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Obsolescence

Pioneer in Obsolescence Management and Legacy Sustainment for embedded technology

  • Obsolescence: Too Soon or Not Soon Enough?

    Obsolescence: Too Soon or Not Soon Enough?

    It is strange how onboarding the concept of legacy sustainment can change the way you look at the world around you. On a recent road trip along one of the nation’s many two-lane highways, I found myself wondering about the thousands upon thousands of wooden utility poles dotting the landscape. How often are they repaired? […]

  • Keys to Managing DMSMS: A Clear Assessment of Obsolescence Risk

    Keys to Managing DMSMS: A Clear Assessment of Obsolescence Risk

    “Proactively consider DMSMS through[out] a system’s life cycle by anticipating potential DMSMS occurrences and taking appropriate logistics, acquisition, and budgeting steps to prevent DMSMS from adversely affecting readiness or total ownership cost.” SD-22 DMSMS Guidebook Continued from a previous post: Being Proactive While obsolescence management traditionally starts after products become mature, that is really waiting […]

  • Keys to Successfully Managing DMSMS: Being Proactive

    Keys to Successfully Managing DMSMS: Being Proactive

    “Proactively take timely and effective actions to identify and minimize the DMSMS impact on DoD acquisition and logistics support efforts.” SD-22 DMSMS Guidebook The DMSMS conference is just around the corner. As a conference all about obsolescence management, it tends to be one we look forward to every year. This year, we’re looking to take […]

  • Software Obsolescence: Why Modernization Doesn’t Necessarily Mean “Modern”

    Software Obsolescence: Why Modernization Doesn’t Necessarily Mean “Modern”

    For players in the embedded industry it is easy to forget how large the problem of obsolescence can be, especially beyond the component level. Recently, I was talking to a software engineer who had spent a year doing software modernization, as a result of upgrading a flight navigational system from the original code to Linux.

    The reasoning for the transition certainly made sense—the program was having difficulties finding software engineers who could continue to sustain programming that had been implemented during the early 1980s. While the system was incredibly robust and was considered “bulletproof,” it could no longer be supported the way it had been. Under pressure to upgrade, the program moved to Linux, which has a community that affords an active and growing resource for talent.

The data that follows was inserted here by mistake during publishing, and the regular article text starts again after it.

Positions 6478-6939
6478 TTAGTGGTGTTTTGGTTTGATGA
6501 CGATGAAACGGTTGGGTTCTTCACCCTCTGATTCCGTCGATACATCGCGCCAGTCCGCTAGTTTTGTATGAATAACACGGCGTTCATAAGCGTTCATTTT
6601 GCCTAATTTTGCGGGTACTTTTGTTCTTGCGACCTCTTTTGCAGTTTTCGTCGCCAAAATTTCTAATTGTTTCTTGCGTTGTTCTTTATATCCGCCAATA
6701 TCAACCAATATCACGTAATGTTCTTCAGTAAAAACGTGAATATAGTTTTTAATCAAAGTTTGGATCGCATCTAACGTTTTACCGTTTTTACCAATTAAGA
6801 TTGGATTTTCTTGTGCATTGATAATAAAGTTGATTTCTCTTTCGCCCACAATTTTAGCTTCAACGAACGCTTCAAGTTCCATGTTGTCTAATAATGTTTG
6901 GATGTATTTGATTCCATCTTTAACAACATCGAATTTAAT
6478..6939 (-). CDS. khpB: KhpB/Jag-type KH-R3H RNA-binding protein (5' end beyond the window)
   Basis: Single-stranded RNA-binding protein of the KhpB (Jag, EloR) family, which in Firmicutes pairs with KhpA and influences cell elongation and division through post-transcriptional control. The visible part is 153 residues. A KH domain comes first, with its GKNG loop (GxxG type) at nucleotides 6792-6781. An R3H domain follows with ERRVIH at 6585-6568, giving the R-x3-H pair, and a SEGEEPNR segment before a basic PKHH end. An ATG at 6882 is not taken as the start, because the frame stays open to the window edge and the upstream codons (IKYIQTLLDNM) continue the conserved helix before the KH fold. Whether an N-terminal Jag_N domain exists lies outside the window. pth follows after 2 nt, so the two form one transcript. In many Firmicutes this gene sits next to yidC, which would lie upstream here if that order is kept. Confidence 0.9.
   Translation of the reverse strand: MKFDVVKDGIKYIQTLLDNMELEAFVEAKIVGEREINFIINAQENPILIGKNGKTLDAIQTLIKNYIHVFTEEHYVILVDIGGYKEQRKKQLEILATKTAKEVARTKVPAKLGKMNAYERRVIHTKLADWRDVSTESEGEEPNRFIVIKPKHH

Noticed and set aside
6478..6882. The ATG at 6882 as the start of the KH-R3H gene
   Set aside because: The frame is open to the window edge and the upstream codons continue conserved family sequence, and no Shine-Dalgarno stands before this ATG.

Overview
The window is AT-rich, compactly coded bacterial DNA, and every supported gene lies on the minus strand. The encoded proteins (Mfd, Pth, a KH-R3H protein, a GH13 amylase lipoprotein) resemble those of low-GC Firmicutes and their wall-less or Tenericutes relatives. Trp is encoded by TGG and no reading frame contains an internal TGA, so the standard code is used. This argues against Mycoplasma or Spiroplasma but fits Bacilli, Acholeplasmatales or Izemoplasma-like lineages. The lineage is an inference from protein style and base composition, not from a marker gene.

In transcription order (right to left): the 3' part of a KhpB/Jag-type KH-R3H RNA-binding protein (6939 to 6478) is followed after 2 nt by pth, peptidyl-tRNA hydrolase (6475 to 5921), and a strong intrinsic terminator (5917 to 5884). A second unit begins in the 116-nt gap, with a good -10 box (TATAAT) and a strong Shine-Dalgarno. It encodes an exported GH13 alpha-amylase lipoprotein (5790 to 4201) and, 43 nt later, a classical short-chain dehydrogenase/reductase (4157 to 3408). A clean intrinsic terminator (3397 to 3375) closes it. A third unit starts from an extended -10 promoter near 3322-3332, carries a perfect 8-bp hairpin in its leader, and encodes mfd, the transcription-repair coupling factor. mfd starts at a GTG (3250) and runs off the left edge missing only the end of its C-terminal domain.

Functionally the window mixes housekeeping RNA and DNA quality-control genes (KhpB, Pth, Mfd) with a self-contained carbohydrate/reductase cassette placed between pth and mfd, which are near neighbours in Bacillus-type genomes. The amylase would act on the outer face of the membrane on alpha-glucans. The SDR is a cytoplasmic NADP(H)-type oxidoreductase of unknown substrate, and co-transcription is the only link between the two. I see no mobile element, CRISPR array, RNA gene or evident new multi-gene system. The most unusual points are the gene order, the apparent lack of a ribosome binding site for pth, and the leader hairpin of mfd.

• Are PCs becoming obsolete?

    Are PCs becoming obsolete?

    Recently on NPR I heard that PC sales have hit a record low.  With the growing touch screen market, even Windows is focusing their innovation and development on the tablet market and with operating systems like the recently updated Windows 8.  Bringing together the best of both worlds is the “convertible” market, where your “laptop” […]

  • COTS: A “reactive” good idea (continued)

    COTS: A “reactive” good idea (continued)

    To answer the question, we need to look at the issues of innovation from a different angle; namely economics and markets. Free markets are a wonderful concept as long as the motivation and incentives are aligned in the right way for all the players in order to achieve the set objective. So let us look […]

  • COTS: A “reactive” good idea

    COTS: A “reactive” good idea

    Following a directive from the US military in the early 1990s, the defense industry made a shift from using custom embedded electronic components made to military specifications to commercial-off-the-shelf (COTS) components.  Since the overall share of the DoD as a consumer was expected to shrink over time, this move to reduce costs took a practical […]

  • Refurbished Boards: What works today may not be reliable tomorrow

    Refurbished Boards: What works today may not be reliable tomorrow

    Saying that something is “good enough for government work” is often meant as a joke and the reference implies “mediocre work.” The irony is that “government work” is often highly sophisticated; systems are designed and engineered to operate in the most extreme environmental conditions for a very long period of time.

    I recently had the pleasure of having lunch with a talented component engineer who has spent much of his career working in the defense industry.  During the course of our discussion I learned that some aviation systems need ICs to operate in temperature extremes ranging from -55°C to 125°C; ground units often travel in harsh environmental conditions (e.g. fighting extreme heat and sand storms in deserts) while being exposed to hostile attacks; satellites traveling through orbit are exposed to protons and heavy ions from solar flares, yet must operate reliably in space.

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